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Marcus is a kid on Manhattan's mean streets. He's turning 15, his father is dead, his mother is in prison for smuggling undocumented aliens. His grandmother is raising him. He has four close buddies who have a basement clubhouse; they shoplift and sell the wares to kids. One is moving toward selling drugs. Marcus wants to take a breather from the city and visit family in New Mexico. He also meets Melena, 14, a sweet kid who dreams of going to Alaska; her father is not just protective but angry and uncommunicative. The gang pressures Marcus to move up to burglary and car theft. He just wants to breathe open air. Can anything go right?Written by
A look at inner city youth that is more touching than shocking. Refreshing.
The life of an inner city teen in Larry Clark's KIDS is portrayed as single minded and pointless, and while it was an eye opening film experience, ultimately its overall value was shock. I was infuriated at the lengths that selfish teens with no since of life's value would go for self gratification, in the only pursuit conceivable to an immature mind.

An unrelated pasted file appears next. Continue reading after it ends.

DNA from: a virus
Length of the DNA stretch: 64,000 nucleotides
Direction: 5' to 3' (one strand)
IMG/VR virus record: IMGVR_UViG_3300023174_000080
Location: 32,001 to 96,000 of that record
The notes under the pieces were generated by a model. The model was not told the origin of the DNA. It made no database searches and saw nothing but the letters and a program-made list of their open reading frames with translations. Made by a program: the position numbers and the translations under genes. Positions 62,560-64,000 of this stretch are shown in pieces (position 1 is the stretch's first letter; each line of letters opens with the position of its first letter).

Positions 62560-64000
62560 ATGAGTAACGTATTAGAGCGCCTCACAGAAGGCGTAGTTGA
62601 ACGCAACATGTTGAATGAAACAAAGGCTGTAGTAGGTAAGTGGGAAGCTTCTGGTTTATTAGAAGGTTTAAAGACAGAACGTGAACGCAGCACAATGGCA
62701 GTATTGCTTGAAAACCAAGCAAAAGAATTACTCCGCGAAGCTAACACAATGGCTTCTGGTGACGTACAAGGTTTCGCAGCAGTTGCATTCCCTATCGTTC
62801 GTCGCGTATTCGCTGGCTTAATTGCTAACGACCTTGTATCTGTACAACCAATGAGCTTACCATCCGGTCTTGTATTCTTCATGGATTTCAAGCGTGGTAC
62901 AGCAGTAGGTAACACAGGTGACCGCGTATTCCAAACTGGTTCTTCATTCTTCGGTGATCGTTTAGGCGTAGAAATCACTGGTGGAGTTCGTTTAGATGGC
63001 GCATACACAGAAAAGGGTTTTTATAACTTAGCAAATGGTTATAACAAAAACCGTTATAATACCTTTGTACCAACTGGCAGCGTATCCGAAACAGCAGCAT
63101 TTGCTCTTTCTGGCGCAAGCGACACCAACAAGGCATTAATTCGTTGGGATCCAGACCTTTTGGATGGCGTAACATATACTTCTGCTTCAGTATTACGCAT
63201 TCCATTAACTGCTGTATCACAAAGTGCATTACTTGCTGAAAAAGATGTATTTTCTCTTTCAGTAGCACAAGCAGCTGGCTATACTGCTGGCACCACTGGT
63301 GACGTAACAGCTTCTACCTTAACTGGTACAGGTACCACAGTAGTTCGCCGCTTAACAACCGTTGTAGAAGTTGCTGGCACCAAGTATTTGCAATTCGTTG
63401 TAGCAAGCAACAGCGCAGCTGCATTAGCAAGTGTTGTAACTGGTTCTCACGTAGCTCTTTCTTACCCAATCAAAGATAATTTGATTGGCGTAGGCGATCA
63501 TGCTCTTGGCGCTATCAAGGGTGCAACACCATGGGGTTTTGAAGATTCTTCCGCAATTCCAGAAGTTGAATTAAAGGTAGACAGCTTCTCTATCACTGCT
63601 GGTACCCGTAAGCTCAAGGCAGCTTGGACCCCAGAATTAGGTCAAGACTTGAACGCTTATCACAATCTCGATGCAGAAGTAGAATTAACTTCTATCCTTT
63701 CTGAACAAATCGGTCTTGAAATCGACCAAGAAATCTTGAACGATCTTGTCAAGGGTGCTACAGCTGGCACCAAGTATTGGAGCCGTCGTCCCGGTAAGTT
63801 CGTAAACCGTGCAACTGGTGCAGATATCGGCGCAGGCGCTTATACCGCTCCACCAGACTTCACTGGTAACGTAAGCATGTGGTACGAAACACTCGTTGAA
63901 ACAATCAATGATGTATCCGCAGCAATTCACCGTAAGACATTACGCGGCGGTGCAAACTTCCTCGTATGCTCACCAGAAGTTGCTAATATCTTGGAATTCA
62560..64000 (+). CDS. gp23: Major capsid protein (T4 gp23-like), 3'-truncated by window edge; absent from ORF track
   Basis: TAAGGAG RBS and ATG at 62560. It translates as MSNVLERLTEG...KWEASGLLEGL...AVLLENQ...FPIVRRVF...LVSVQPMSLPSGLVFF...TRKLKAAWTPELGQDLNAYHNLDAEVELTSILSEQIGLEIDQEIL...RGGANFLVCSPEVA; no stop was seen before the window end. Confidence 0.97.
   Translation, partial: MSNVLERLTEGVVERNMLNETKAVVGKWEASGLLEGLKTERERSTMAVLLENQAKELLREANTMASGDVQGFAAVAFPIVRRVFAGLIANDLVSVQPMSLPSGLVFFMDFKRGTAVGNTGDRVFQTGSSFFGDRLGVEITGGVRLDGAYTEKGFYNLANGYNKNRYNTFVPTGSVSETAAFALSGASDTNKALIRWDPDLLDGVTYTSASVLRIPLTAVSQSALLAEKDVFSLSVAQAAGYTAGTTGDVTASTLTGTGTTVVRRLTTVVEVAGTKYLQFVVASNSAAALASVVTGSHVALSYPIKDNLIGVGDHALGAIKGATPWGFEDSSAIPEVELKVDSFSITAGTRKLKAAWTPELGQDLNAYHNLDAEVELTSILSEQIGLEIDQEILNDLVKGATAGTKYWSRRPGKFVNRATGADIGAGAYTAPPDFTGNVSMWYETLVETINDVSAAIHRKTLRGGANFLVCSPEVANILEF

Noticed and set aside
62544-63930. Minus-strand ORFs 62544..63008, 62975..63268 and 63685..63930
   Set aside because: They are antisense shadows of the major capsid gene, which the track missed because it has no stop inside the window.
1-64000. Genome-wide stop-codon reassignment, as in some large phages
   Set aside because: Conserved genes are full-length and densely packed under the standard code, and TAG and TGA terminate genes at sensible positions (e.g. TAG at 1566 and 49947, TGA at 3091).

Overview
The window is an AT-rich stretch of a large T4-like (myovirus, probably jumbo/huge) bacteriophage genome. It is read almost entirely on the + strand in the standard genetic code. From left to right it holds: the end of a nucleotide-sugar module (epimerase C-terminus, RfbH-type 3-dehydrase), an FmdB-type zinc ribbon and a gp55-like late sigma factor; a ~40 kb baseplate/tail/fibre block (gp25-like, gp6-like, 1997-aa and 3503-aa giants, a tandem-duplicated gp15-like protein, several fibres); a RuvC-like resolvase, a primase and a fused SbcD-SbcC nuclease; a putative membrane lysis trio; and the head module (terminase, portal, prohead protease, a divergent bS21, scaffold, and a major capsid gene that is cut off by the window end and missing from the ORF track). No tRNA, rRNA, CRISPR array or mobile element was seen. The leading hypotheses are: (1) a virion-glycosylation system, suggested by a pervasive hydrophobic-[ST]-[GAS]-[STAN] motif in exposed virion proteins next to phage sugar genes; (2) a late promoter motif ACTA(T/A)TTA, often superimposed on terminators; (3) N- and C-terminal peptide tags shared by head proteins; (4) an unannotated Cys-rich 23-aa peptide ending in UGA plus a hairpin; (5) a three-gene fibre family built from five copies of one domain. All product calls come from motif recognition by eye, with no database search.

Hurricane Streets shows us an inner city teen that seems to see the bigger picture. Marcus gets by committing minor thefts, storing his money away with future plans in mind. He's smart enough to shy from major crime and isn't overcome by peer pressure. Theres nothing macho in his criminal activity, he's drawn to it out of immediate necessity. Furthermore, Marcus is capable of not merely lust, but love. He's generous rather than selfish. When you see him at his worst, its sympathy you feel, not disgust or shame.
Like the teens in KIDS, Marcus grows up too fast in a hostile environment that precipitates this growth. But the choices he makes are smart or at least noble, not stupid and shameless. His life is not pointless, it has meaning.
If you want to get a look at the tragic inner city life of teens, you could watch KIDS and be shocked, or you could follow the example Marcus sets in Hurricane Streets and see the bigger picture.
I rate it 9/10
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